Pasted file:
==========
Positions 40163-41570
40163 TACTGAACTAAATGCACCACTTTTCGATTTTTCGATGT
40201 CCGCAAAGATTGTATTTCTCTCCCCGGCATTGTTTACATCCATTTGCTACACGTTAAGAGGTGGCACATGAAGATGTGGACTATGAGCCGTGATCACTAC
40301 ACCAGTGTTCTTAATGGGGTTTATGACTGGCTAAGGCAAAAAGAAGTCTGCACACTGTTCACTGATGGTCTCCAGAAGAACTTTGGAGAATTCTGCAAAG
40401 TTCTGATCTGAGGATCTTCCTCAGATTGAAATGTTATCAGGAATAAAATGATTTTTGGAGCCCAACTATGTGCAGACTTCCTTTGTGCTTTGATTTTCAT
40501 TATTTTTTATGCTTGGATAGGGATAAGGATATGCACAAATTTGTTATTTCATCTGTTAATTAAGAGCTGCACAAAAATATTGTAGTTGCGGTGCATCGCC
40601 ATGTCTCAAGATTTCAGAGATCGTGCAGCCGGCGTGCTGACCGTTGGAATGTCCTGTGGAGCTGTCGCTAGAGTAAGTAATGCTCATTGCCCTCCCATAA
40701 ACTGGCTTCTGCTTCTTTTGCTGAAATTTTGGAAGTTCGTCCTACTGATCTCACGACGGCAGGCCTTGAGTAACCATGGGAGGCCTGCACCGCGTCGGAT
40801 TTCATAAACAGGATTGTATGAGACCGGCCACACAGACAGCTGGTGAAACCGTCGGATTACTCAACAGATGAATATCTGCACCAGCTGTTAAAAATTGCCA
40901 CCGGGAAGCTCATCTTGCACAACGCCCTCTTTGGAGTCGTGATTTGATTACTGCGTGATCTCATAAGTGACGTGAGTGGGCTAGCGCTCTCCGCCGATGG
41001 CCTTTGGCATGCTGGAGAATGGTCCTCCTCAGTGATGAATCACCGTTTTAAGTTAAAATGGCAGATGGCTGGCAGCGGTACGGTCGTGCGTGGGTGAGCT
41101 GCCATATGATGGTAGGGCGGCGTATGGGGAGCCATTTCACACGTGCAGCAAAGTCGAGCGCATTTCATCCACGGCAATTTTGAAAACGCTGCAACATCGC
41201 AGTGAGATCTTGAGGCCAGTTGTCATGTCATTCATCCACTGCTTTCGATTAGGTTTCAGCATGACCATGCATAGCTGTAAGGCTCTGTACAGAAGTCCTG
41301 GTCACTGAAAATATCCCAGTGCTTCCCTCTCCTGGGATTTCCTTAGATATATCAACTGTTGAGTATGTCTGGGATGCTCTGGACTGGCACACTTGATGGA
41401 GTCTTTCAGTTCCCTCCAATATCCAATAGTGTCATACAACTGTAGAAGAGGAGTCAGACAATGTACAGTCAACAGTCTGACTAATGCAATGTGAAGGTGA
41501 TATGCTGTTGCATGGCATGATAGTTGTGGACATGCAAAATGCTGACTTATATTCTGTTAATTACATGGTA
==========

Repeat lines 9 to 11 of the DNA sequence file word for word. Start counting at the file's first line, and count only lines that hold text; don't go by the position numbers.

40801 TTCATAAACAGGATTGTATGAGACCGGCCACACAGACAGCTGGTGAAACCGTCGGATTACTCAACAGATGAATATCTGCACCAGCTGTTAAAAATTGCCA
40901 CCGGGAAGCTCATCTTGCACAACGCCCTCTTTGGAGTCGTGATTTGATTACTGCGTGATCTCATAAGTGACGTGAGTGGGCTAGCGCTCTCCGCCGATGG
41001 CCTTTGGCATGCTGGAGAATGGTCCTCCTCAGTGATGAATCACCGTTTTAAGTTAAAATGGCAGATGGCTGGCAGCGGTACGGTCGTGCGTGGGTGAGCT